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    Image: Black Stone Cherry, Kentucky Black Stone Cherry


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Image: Blackberry Smoke, Leave A Scar, Pitriff, Review, RockBlackberry Smoke


Right up front, Blackberry Smoke is not a metal band. They are a southern-rock band, in the classic, original sense. These days, the term "southern rock" has been applied to everybody from Black Stone Cherry to Nashville Pussy to Crowbar, all sounds that would be alien and extreme in the days of Skynyrd and Molly Hatchet. Atlanta's Blackberry Smoke, on the other hand, would have fit comfortably in that era. In fact, in 2014, their music sound more like hard, modern country music than anything you would hear on rock radio. The band seems to know this, and in the years since their 2003 debut, Bad Luck Ain't No Crime--produced by Jackyl's Jesse Dupree, who more or less discovered them--they seem to have steered their music in that direction. To that end, they've worked with hot Nashville producer Dann Huff (a reinvented rocker himself, formerly the lead singer and guitarist for the band Giant), and sanding away the rough edges of their music and lyrics.

You want to know the hell of it, though? They are super-talented musicians and songwriters. If you like classic southern rock, or even stuff like the Black Crowes without the sophistication or irony, it's impossible not to root for Blackberry Smoke. They've done it the hard way, by relentless touring and toiling in relative obscurity for over a decade, before being signed to Zac Brown's Southern Ground label and enjoying a modicum of success.

Now it's time for their live double CD and DVD package, Lave A Scar: Live In North Carolina. You get twenty-two songs, spanning the band's three and a half albums so far (eighteen songs on the DVD). The band plays every song from its 2012 release, The Whippoorwill, but still has plenty of time for older (and often harder-rocking) favorites like "Sanctified Woman," "Up In Smoke" and 'Shake Your Magnolia." The band is tight like only a band that plays constantly can be. The musicianship is excellent, the songs are catchy and fun, and the crowd is fired up.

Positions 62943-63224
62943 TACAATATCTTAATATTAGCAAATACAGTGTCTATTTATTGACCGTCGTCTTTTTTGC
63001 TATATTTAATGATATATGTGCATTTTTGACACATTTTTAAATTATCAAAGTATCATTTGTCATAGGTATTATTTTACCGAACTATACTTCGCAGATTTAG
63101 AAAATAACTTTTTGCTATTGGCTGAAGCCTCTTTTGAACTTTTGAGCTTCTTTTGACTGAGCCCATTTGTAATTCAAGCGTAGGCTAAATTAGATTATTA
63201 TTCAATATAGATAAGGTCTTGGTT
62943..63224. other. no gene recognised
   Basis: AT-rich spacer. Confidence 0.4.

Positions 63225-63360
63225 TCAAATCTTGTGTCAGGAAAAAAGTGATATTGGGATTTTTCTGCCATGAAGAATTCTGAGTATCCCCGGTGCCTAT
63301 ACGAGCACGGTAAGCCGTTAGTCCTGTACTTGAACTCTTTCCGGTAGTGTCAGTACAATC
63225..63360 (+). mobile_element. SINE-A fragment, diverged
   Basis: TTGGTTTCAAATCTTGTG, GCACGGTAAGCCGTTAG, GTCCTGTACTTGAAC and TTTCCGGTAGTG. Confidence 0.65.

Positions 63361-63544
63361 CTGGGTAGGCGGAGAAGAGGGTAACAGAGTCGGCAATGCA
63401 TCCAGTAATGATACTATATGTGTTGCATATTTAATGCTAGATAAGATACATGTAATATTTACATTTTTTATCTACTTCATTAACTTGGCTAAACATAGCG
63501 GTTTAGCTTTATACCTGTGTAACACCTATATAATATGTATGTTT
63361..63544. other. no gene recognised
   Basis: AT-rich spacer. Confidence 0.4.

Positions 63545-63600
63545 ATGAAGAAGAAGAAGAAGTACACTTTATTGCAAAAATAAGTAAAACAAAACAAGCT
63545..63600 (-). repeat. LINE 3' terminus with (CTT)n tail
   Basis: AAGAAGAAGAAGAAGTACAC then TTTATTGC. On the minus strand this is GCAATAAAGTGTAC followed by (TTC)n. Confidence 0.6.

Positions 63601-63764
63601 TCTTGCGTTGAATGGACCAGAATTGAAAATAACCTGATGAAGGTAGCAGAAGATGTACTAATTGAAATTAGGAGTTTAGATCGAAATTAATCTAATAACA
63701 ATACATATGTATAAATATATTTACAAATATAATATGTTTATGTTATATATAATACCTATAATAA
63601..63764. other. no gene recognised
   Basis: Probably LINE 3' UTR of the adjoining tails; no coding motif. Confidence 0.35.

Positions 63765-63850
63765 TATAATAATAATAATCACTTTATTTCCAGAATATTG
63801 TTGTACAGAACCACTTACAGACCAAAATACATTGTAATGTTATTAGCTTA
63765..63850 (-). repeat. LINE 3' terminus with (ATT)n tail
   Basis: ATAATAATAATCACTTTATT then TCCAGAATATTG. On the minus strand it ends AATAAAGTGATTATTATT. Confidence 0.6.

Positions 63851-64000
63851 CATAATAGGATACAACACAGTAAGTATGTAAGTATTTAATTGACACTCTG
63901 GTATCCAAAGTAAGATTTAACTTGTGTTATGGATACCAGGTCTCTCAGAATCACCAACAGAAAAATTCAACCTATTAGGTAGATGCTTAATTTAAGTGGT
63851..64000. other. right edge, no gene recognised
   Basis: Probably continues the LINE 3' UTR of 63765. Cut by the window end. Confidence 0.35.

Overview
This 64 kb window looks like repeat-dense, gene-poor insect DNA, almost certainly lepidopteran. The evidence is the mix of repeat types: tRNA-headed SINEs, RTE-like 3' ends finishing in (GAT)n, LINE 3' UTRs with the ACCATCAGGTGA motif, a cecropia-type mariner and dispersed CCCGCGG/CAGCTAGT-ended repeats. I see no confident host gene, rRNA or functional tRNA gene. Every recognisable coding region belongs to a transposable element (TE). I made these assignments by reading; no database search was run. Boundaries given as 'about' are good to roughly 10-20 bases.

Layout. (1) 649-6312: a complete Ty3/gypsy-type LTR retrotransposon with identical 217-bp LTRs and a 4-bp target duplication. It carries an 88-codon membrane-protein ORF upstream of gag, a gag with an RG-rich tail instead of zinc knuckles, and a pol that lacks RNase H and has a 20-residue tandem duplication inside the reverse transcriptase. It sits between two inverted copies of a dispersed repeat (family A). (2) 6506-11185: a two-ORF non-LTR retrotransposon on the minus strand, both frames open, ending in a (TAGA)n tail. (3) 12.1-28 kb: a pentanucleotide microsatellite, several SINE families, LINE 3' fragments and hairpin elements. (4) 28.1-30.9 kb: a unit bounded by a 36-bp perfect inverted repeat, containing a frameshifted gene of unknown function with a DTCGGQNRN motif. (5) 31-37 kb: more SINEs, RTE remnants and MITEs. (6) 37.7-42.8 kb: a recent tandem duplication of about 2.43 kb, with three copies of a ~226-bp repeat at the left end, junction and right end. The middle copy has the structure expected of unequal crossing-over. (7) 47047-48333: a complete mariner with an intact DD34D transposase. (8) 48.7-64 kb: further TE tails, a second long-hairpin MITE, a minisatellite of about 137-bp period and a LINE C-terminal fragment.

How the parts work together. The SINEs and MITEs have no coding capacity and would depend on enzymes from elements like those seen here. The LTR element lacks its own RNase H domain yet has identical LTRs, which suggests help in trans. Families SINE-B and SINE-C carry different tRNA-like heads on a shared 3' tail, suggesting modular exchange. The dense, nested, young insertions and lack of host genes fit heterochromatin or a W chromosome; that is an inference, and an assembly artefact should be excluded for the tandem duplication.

So why am I underwhelmed? The answer, I think, likes more in the overall feeling of the show, rather than any faults of the musicians. For starters, most live albums feature more energized, fiery performances than what you hear on studio releases. On the other hand, Blackberry Smoke sound very laid-back after the first couple songs. Many of the tunes actually seem a bit SLOWER than their original versions. Then there's the guitar sound. It's like both lead singer Charlie Starr and guitarist Paul Jackson are playing on the neck pickups of their instruments, pretty much the whole time, and there just isn't very much bite to their sound. It lends the music a muffled quality. Maybe it's just that I, as a metalhead, am used to a sharp, cutting guitar tone on modern live albums, but I found myself constantly repositioning my headphones and fiddling with the equalizer on my stereo, trying to get the sound dialed in right. Even songs that sound like they should really roll, like "Leave A Scar" or "Shake Your Magnolia," sound flat and mild. Adding to the nagging boredom is the fact that so many of the songs from The Whippoorwill are on the slow side. Not ballads, exactly, but they just kind of mosey along, and the band is occasionally given to meandering jams that really get the mind wandering. Then there's that keyboard player, tinkling along on the piano or warbling along on the organ, further blunting the band's sound.